In one embodiment, the portable device 30 is used to control a voice communication session. In this embodiment, the portable device 30 does not serve as the source or destination of the VoIP media, i.e. the RTP packets. Instead, the portable device 30 initiates and establishes the voice communication session and orchestrates the flow of RTP media packets between the desired user devices, for example two phones. The two user devices are selected to be in the vicinity of the parties that are participating in the voice communication session. When the user having the portable device 30 is also a participant in the session, one phone is selected that is in that user's vicinity, and the other phone is selected to be in the vicinity of the party to be called.
The numbers or IP addresses associated with these phones can be contained in an electronic address book that is stored in the portable device 30, facilitating the use of the portable device 30 to initiate the voice communication session. In order to initiate the session, the party to be contacted is selected from the portable device address book. In addition, the initiating user selects a device in its own vicinity. In one embodiment, the initiating user's device is also selected from a list stored on the portable device 30. This list could either be a static list that is stored on the portable device 30 that contains a list of devices that are typically within the vicinity of the initiating user. Alternatively, the list could be determined dynamically using known service discovery mechanisms that identify devices that are currently within the vicinity of the initiating user, i.e. within the vicinity of the portable device 30.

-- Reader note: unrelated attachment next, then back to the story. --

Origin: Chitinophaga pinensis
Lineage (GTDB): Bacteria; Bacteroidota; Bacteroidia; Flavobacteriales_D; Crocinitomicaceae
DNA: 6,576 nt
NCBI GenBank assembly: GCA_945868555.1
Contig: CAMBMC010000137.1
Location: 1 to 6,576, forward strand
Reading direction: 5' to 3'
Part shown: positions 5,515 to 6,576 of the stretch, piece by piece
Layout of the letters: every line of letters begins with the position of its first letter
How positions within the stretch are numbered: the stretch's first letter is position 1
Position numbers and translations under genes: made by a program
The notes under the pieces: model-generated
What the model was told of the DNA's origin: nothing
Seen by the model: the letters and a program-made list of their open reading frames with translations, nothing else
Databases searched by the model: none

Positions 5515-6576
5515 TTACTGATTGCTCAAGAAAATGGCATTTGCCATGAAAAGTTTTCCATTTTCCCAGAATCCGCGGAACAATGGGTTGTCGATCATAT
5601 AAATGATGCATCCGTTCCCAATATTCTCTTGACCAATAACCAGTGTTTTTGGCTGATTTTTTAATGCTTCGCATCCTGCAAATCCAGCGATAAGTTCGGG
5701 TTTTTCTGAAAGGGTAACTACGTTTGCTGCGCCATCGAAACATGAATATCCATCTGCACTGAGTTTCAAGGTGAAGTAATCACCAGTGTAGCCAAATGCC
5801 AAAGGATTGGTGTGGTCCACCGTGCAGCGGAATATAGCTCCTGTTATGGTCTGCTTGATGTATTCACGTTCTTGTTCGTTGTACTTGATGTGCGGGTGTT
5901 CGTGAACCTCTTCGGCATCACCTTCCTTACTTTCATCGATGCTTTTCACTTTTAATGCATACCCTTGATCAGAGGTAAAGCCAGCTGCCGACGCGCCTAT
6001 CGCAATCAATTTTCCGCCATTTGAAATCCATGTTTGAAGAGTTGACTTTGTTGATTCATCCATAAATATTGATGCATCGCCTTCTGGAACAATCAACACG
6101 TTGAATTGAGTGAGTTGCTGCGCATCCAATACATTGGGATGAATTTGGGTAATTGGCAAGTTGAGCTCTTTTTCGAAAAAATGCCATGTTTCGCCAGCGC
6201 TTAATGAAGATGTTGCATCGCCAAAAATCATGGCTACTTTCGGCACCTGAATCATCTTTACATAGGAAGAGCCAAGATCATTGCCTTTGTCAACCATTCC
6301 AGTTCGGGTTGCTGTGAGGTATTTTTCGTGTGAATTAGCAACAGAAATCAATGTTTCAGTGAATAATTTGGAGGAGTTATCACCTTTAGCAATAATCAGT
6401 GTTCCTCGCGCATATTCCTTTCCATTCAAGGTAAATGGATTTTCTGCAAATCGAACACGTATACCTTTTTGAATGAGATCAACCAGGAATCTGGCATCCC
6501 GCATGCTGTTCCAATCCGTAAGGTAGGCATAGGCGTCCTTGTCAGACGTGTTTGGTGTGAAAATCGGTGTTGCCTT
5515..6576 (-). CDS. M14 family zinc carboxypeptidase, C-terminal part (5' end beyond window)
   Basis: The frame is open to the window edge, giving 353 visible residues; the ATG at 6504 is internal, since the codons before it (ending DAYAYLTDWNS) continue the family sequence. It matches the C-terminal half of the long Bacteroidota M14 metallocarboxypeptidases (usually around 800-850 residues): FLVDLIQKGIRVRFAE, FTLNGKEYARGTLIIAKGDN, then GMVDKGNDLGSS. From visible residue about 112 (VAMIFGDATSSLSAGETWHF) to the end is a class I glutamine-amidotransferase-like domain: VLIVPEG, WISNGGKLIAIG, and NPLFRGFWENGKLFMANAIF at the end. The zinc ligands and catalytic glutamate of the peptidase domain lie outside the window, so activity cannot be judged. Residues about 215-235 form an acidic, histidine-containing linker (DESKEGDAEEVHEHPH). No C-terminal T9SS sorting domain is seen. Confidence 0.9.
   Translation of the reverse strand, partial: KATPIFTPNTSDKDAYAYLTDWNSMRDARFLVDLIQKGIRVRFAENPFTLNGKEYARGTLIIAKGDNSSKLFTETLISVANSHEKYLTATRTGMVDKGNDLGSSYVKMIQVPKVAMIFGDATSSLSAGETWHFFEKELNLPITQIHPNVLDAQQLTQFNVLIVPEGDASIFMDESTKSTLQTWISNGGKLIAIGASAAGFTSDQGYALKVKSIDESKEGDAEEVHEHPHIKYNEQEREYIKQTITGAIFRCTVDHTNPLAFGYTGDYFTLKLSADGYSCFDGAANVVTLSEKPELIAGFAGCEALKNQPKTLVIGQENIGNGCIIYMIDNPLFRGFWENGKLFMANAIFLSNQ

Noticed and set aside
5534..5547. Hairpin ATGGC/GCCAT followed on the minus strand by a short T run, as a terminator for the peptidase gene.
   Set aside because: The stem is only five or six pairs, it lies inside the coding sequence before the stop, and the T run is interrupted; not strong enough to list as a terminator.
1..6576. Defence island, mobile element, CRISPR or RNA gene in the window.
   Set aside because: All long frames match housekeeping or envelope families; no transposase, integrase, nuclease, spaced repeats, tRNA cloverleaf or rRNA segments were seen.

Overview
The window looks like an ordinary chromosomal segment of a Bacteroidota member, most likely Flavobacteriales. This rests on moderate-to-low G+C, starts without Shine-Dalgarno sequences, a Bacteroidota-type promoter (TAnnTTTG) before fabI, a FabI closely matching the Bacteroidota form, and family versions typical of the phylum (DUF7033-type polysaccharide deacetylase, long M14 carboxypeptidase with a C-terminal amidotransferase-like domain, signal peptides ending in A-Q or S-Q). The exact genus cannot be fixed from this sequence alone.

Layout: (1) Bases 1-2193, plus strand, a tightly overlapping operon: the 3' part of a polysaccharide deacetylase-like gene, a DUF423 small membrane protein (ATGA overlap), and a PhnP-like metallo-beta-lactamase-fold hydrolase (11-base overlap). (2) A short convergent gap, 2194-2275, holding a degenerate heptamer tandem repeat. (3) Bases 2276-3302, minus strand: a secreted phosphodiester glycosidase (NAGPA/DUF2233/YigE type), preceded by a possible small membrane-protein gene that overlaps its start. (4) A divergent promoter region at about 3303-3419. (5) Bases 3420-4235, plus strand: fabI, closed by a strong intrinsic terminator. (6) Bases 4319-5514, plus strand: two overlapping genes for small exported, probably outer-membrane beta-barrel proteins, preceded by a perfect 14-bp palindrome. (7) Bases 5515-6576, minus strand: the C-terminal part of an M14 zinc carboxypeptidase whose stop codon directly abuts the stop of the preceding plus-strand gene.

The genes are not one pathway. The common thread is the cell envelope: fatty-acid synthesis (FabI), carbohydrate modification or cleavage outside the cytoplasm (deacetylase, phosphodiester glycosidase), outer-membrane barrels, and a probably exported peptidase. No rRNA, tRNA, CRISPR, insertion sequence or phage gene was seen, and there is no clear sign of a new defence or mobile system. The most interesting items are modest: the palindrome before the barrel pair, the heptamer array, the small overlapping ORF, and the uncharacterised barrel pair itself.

An embodiment of a portable device 30 during call initiation is illustrated in
The call initiation steps performed by the portable device 30 are illustrated in
The REFER message 78 causes the user's local device, i.e. the initiating user's office phone, to establish a voice communication session with the called party 64 associated with the embedded URI. In order to establish the voice communication session the user's local device 66 sends an INVITE message 82 to the desired party 64, which responds with an OK message 84 followed by an ACK message 86 from the user's local device 66. Based upon this message exchange, a media path 70 is established between the user's local device 66 and the called party 64, and the media exchange is commenced. The net effect of the control exchange in accordance with this embodiment is that the voice communication session is initiated from the portable device 30. The initiating user's local device 66 rings, and when the initiating user picks up this phone, the destination party 64 is called. When the party to be called picks up the phone, the media flows between the office phone 66 and the called party 64. At this point, the portable control device can be taken out of the control loop, for example by sending a SIP BYE message from the user's local device 66 to the portable device 30.